“They did a good job,” UMass coach Mark Whipple said of Georgia Southern. “They had a good plan and most importantly, their players executed.”
Execution will go a long way for the Minutemen this season — there’s talent scattered throughout the UMass roster, which has led to the lofty expectations. Andrew Ford, who threw for nearly 3,000 yards and 22 touchdowns a season ago, returns under center. Marquis Young, a fixture since his freshman year, mixed with Bilal Ally give UMass a dangerous running game and weapons like Andy Isabella, Sadiq Palmer, Jacoby Herring and Brennon Dingle give Ford weapons on the outside.
Bryton Barr returns for his final year of eligibility to captain the UMass defense, which features a strong secondary led by Lee Moses, Isaiah Rodgers, Bakhari Goodson and Connecticut transfer Brice McAllister. Defensive coordinator Ed Pinkham returns for his second season with the Minutemen, and the players have had a second offseason to get the system down.
There’s talent all over the UMass roster, now it has to come together and produce on the field. This year’s schedule has UMass facing off with some familiar opponents, taking on Florida International, Ohio, Coastal Carolina and BYU, all of which it played a season ago. The Minutemen fell to FIU and Ohio in shootouts, lost a close one to Coastal and defeated the Cougars.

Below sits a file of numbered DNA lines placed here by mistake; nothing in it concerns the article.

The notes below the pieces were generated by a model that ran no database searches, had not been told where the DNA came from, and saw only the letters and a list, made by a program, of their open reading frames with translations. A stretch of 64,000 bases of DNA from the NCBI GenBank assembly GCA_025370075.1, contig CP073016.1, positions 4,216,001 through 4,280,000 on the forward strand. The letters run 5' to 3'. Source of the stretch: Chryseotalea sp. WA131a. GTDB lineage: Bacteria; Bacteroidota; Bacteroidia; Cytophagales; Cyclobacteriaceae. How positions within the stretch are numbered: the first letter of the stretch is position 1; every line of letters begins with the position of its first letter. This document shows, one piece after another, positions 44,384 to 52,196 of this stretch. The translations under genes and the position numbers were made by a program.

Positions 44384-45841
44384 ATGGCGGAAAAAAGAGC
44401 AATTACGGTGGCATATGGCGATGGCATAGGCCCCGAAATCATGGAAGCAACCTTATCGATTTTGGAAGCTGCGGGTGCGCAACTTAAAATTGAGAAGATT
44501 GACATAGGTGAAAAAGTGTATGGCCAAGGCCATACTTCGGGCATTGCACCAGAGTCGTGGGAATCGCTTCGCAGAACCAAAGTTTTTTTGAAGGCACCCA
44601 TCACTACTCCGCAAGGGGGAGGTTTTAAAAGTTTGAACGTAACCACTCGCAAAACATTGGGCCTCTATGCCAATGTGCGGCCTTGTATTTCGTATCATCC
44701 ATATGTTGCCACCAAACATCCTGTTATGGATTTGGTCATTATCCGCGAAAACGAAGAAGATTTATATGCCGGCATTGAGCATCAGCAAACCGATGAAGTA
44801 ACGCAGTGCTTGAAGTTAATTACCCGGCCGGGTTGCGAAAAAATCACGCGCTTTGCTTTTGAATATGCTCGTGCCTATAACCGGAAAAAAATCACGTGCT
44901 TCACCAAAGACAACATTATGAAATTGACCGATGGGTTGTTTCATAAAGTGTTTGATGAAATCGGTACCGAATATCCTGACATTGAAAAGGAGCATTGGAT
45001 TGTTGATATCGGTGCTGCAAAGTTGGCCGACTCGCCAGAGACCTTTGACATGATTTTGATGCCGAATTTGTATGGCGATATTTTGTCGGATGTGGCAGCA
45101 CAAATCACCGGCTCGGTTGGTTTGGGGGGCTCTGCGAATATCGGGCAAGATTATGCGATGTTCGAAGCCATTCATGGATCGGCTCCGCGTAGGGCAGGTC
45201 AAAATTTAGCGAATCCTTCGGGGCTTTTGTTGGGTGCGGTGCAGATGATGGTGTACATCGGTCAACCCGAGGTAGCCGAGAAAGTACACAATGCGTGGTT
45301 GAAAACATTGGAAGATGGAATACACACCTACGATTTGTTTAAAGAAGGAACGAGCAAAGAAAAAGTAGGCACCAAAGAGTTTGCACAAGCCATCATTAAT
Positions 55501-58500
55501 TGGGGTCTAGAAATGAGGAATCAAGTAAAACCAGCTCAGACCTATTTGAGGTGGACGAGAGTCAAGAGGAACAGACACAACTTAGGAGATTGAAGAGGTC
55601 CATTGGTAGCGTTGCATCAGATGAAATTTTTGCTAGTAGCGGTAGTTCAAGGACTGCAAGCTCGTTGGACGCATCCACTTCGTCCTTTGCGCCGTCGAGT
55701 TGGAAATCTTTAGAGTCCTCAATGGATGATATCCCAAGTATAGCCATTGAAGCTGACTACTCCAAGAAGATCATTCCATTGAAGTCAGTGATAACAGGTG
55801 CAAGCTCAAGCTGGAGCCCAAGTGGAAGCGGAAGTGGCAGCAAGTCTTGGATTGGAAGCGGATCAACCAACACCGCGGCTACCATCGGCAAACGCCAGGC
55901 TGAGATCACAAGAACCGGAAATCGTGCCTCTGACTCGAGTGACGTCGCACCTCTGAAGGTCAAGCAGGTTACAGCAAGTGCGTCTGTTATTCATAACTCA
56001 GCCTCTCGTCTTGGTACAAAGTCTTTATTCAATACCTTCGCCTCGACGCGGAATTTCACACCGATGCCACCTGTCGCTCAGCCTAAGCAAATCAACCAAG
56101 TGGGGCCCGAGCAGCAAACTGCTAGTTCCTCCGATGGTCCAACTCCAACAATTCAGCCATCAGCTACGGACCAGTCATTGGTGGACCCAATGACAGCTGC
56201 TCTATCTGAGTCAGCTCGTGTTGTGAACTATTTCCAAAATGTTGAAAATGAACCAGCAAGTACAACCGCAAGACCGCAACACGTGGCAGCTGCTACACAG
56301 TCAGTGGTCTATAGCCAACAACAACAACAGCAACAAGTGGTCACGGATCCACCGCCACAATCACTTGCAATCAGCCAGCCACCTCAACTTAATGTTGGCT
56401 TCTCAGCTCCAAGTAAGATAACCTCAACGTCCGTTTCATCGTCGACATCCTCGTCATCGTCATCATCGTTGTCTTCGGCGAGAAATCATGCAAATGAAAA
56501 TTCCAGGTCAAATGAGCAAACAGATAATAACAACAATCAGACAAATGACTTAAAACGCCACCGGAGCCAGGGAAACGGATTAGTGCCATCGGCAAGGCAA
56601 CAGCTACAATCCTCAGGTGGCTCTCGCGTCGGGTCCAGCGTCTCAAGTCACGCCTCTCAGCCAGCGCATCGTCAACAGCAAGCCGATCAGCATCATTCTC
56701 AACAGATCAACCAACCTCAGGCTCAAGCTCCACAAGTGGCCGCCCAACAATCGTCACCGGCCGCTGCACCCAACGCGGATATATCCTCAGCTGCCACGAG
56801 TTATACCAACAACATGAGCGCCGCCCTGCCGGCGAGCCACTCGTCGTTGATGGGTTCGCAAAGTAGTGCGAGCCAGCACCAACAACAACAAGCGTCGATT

The remainer of the schedule is comprised of Charlotte, South Florida, UConn, Liberty and Georgia. The Bobcats and Eagles both opened their seasons 1-1, and will be competitive matchups for UMass. South Florida has opened the season with two wins, while UConn has struggled in the early part of the season, dropping its first two contests.
The Bulldogs, who fell to Alabama in the College Football Playoff National Championship game last year, are currently ranked No. 3 in the nation and may be one of the toughest opponents in program history.
There are a handful of winnable games on the schedule, and the Minutemen showed last year against Tennessee that when they come to play, they can put a scare into anyone, even an SEC opponent. But this team has also shown in recent years that they are very tough to get a grasp on.
“We weren’t as good as everyone thought we were last week,” UMass coach Mark Whipple said after the BC loss, “and we aren’t as bad as everyone thinks we are after today.”